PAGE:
Charles Guillaume Le Normant d'Étiolles

From Wikipedia, the free encyclopedia
Jump to navigation Jump to search
Charles-Guillaume Le Normant d’Étiolles, by Jean-Baptiste Perronneau, ca. 1760. Currently at the Musée Cognacq-Jay.

Charles-Guillaume Le Normant d'Étiolles (8 May 1717 – 18 March 1799) is best known as being the husband of Madame de Pompadour or Jeanne-Antoinette Poisson, the illustrious mistress of King Louis XV of France.


A scion of a family of officials from Orléans, his father was Hervé-Guillaume Le Normant du Fort, trésorier général des Monnaies. His uncle was the financier Le Normant de Tournehem in 1741, a tax farmer[1] and legal guardian of Jeanne-Antoinette Poisson. By arrangement of his uncle, Le Normant d'Étiolles married Madame de Pompadour in 1741.[2] He also followed his uncle as a financier.

The couple had two children, a boy in 1741, who died the year following his birth, and a daughter, Alexandrine-Jeanne d'Étiolles, nicknamed "Fanfan", born on 10 August 1744. She died in June 1754 at the age of 9 years old from a stomach ailment, possibly peritonitis.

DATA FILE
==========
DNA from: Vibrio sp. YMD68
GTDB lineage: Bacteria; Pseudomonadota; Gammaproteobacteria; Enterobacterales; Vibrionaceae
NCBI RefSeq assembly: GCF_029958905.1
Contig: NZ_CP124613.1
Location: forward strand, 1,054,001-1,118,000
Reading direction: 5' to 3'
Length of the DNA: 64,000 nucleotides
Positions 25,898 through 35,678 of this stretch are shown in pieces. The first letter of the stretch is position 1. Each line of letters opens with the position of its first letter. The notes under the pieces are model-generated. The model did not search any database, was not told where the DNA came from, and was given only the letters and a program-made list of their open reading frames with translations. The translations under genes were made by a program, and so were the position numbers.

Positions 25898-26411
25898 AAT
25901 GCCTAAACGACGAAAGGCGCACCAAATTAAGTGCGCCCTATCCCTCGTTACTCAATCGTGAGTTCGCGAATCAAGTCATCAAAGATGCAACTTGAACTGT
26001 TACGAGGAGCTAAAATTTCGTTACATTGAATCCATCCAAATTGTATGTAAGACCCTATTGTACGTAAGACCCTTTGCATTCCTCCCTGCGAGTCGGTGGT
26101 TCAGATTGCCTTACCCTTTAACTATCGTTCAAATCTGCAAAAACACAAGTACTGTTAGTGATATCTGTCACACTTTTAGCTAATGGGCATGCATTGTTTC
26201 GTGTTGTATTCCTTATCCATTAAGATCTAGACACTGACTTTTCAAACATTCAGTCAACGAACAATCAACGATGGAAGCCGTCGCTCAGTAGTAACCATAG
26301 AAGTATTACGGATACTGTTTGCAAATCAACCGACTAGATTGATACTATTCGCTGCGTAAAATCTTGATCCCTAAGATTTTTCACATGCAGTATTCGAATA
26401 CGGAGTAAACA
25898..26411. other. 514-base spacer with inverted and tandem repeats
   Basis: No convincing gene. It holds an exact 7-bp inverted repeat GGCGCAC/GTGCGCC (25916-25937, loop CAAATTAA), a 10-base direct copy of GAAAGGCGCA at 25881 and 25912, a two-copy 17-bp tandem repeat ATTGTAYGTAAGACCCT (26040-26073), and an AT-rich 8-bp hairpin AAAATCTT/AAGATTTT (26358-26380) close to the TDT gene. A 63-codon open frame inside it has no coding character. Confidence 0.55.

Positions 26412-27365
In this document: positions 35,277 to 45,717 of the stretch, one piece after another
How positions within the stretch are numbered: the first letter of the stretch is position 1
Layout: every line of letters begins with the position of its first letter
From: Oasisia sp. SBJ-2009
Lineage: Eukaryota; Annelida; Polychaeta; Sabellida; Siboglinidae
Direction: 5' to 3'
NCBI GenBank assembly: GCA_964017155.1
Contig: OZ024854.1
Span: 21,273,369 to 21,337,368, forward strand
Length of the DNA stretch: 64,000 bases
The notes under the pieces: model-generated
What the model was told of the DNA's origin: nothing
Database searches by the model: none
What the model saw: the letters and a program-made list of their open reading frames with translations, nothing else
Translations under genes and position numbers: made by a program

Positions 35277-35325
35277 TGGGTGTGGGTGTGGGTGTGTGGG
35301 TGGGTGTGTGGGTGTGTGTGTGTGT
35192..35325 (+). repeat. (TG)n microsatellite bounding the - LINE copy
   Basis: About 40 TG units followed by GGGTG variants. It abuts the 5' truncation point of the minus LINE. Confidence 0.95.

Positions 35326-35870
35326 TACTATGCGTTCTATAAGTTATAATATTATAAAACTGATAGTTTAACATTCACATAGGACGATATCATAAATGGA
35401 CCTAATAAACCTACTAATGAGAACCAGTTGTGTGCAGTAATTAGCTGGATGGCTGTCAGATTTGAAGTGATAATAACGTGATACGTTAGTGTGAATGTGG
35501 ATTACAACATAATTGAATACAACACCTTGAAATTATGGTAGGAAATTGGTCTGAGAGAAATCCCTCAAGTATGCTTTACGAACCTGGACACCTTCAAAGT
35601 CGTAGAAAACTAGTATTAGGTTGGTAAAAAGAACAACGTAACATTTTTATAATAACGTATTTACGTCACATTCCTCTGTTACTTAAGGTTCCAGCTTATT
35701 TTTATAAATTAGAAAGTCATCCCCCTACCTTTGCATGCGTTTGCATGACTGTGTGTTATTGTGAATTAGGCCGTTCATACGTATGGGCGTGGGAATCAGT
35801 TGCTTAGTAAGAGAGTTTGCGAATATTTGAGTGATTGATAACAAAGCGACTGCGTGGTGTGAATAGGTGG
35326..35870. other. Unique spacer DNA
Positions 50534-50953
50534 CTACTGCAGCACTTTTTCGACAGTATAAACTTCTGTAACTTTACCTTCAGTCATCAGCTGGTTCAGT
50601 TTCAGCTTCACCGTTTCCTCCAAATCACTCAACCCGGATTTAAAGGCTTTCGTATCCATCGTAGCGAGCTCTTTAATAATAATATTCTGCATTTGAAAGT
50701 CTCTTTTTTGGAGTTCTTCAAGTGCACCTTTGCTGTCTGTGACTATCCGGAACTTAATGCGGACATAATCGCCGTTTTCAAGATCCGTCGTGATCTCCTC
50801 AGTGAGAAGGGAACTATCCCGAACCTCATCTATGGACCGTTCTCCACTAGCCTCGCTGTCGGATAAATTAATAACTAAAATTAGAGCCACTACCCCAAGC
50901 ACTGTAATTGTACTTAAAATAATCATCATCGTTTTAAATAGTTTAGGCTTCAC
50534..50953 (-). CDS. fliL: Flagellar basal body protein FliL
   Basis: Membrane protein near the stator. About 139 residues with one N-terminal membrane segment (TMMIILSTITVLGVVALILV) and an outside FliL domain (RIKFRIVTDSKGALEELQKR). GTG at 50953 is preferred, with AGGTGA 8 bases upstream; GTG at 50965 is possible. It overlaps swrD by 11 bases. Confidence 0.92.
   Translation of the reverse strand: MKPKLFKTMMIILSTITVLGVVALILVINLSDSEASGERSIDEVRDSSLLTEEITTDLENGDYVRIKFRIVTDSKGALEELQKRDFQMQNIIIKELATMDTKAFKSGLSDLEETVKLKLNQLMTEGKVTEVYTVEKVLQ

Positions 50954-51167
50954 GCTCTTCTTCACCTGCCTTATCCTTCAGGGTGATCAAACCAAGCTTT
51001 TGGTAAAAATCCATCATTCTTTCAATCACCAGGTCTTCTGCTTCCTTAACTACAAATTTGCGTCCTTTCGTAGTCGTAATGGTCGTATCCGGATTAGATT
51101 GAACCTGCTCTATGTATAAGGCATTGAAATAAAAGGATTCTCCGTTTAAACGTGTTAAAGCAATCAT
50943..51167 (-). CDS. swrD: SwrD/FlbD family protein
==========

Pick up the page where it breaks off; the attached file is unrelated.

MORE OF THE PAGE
In June 1745, Louis XV, who had taken a particular liking to the enigmatic and beautiful Madame de Pompadour, (1721 –1764) arranged for her to become his official mistress, a position she came by with the blessing of her husband's father. Louis XV offered Le Normant the position of ambassador to Turkey, to remove him from the scene, but he refused. Louis then arranged a legal separation of Madame de Pompadour from her husband. He never forgave his wife for her treachery.[3] He consoled himself with affairs with other women in Paris, having several children. After Pompadour's death, he discreetly married Marie-Aimée Maltha, formerly a dancer and the mother of his children, and they lived quietly at the manoir de Baillon, near the Royaumont Abbey.

He and his new wife were detained for over a year in the Reign of Terror. Later released, Charles-Guillaume died peacefully in his home on the rue du Sentier.


  1. ^ Darnton, Robert (2010). Poetry and the Police: Communication Networks in Eighteenth-Century Paris. r: Belknap Press of Harvard University Press. p. 187. ISBN 978-0674057159.
  2. ^ Phillips, Betty Lou (2005). The French Connection. Gibbs Smith. pp. 57. ISBN 1586855298.
  3. ^ Abbott, Elizabeth (2011). Mistresses: A History of the Other Woman. ISBN 9781590208762.